Lakeshore visit: concern cycle trail fencing would cut access
LAND and Information New Zealand (Linz) representatives will visit lakeshore along the proposed Cromwell to Wanaka cycle trail to discuss the project and planned fencing at Lowburn.
Plans of the Central Otago Queenstown Trail Network Trust to fence the trail from Lake Dunstan from Pisa Moorings to the Lowburn Cutting have angered many Lowburn residents, who do not want access to the lake restricted.
The proposal is to have low fencing that would prevent vehicle access, and the trust has asked the public for feedback about that idea and other aspects of the trail.
Linz deputy chief executive Crown property Jerome Sheppard this week said Linz representatives would meet a trail trust project manager on site at Lake Dunstan in the next few weeks to discuss the cycle trail. This would include the proposals to restrict vehicle access along part of the trail.
Mr Sheppard said ‘‘we plan to drive and walk the route to look at where it will go and the impact it will have on lake users and on any future plans that Linz might have for the areas. We will also be discussing the kind of fencing they [the trail trust] want to install, including looking at the height and access points.’’
Lowburn farmer Donald Young spoke out earlier this week against the fencing and was later joined by Cromwell resident Dr Greg White.
Dr White said Central Otago residents would ‘‘not tolerate public land access being restricted’’.
‘‘Locals have fought back in the past against lakefront property owners trying to claim or landscape public lakefront land as their own, without appropriate consents. Locals have also had to sit and watch with increasing disquiet as Linz and the CODC [Central Otago District Council] have allowed hordes of freedom campers, backpackers and Motor Caravan Association users take over the entire lakefront reserve at Lowburn, as well as at the Clyde dam, and Bendigo reserves in recent years.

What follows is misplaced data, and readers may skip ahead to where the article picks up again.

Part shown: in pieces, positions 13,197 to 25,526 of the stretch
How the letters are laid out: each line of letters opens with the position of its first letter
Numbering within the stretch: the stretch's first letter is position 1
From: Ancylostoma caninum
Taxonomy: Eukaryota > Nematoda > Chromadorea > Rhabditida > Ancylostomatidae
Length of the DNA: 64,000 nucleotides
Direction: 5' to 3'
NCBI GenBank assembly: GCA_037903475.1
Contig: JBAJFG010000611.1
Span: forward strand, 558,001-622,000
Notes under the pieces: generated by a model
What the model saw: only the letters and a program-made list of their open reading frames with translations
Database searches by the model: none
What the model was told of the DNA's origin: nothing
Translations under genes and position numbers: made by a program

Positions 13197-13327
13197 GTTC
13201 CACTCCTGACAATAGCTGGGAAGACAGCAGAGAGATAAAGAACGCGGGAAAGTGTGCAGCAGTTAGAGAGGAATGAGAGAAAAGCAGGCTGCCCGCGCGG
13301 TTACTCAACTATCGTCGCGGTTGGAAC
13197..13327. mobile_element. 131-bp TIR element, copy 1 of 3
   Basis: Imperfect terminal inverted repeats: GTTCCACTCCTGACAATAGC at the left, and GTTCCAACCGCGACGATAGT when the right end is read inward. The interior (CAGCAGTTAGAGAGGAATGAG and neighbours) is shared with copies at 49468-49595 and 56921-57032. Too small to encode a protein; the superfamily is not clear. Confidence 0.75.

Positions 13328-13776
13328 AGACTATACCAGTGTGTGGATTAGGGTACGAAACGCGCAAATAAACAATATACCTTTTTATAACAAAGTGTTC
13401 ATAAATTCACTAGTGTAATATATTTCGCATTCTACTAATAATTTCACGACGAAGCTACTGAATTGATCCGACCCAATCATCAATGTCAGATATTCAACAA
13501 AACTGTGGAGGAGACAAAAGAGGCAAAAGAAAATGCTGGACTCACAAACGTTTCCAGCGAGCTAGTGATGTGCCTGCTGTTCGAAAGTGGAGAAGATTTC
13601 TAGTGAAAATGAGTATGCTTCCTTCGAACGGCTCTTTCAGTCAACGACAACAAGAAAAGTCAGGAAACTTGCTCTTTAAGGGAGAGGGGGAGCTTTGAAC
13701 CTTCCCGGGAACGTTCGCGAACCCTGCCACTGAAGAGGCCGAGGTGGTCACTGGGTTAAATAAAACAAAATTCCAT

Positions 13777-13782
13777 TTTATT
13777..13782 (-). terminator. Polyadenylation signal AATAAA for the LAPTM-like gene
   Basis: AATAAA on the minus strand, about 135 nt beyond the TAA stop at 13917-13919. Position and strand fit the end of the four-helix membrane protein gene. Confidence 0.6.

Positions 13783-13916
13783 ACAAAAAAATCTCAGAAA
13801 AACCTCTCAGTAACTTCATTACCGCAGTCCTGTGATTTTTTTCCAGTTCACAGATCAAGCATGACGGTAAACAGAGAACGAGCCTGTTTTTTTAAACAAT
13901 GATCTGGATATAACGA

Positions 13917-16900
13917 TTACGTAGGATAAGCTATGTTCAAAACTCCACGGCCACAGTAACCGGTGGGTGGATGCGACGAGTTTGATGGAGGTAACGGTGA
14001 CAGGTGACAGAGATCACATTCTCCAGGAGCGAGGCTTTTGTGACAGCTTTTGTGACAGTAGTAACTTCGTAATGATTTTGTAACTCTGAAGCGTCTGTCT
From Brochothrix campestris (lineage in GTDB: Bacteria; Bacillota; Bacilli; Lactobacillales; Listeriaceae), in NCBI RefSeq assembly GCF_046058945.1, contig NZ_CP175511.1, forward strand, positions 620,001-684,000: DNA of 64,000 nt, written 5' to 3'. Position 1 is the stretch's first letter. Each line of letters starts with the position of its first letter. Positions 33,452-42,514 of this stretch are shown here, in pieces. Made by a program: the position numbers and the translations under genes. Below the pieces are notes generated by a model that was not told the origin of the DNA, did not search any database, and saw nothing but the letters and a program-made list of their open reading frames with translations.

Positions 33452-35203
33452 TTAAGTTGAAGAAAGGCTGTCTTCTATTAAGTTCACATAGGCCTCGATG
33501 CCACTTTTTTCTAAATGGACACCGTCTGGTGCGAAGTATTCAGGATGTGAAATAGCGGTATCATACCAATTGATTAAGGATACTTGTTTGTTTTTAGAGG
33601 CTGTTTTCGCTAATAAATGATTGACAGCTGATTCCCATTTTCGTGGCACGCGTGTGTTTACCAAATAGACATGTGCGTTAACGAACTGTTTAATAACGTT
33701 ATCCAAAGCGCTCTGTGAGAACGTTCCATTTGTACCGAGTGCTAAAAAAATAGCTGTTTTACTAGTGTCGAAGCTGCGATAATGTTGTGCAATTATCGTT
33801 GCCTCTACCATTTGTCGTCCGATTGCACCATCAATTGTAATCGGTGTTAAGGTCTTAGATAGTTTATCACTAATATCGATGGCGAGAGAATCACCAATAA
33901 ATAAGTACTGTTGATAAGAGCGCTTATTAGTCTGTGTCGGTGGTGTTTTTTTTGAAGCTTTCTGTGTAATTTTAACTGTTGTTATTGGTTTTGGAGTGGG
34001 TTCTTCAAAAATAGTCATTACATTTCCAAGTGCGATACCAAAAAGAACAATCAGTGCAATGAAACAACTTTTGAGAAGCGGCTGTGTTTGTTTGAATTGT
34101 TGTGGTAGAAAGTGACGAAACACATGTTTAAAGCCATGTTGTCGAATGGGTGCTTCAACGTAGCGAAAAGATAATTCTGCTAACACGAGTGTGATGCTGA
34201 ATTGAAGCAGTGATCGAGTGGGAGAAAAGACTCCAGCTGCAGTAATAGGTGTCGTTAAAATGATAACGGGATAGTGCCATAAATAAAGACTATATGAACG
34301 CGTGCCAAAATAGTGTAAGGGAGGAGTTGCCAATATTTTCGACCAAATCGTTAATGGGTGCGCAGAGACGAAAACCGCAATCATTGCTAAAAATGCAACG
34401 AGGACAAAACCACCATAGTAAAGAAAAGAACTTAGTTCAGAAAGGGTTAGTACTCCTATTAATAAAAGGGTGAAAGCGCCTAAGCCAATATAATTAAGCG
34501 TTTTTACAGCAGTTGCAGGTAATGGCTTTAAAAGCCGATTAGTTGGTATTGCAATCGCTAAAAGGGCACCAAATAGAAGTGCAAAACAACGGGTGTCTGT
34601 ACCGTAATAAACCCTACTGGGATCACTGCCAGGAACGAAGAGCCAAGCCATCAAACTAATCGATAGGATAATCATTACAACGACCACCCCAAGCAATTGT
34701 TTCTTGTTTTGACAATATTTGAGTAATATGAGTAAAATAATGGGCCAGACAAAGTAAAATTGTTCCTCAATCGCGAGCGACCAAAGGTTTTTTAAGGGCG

His family could no longer go and picnic or boat along the Lowburn Boat Harbour beachfront area, as they used to, ‘‘due to it being lined with walltowall camper vans and motor homes over summer’’, he said.
Dr White said he was a keen cyclist and looked forward to an extended cycle network ‘‘and will no doubt use it, but I don’t expect to have sole access to portions of the lakefront, and will make way for walkers and vehicles as needed.
‘‘Cyclists will pass through this section in about 10 minutes,’’ Dr White said.
‘‘Locals and holidaymakers spend all day at the lakeside.
‘‘I think the trail is less likely to be damaged if left open than blocking the public from going near it’’.
Mr Young said last week he thought Lowburn residents had been promised ‘‘unhindered access’’ to the lakefront as compensation for the Clyde dam project, but a Contact Energy spokesman said he was not aware of any formal access agreement.
Mr Sheppard said he was also not aware of any formal access agreement between the Government [of the day, when the dam was built] and residents, ‘‘however, maintaining access to the lake for local people is really important to us. We will be working with the trail trust to ensure appropriate access is maintained’’.
Trail trust chairman Stephen Jeffery was unavailable for comment but people can provide feedback at opinion.coqtnt @gmail.com
❛ I think the trail is
less likely to be damaged if left open than blocking the public
from going near it
WANAKA QUEENSTOWN CROMWELL ALEXANDRA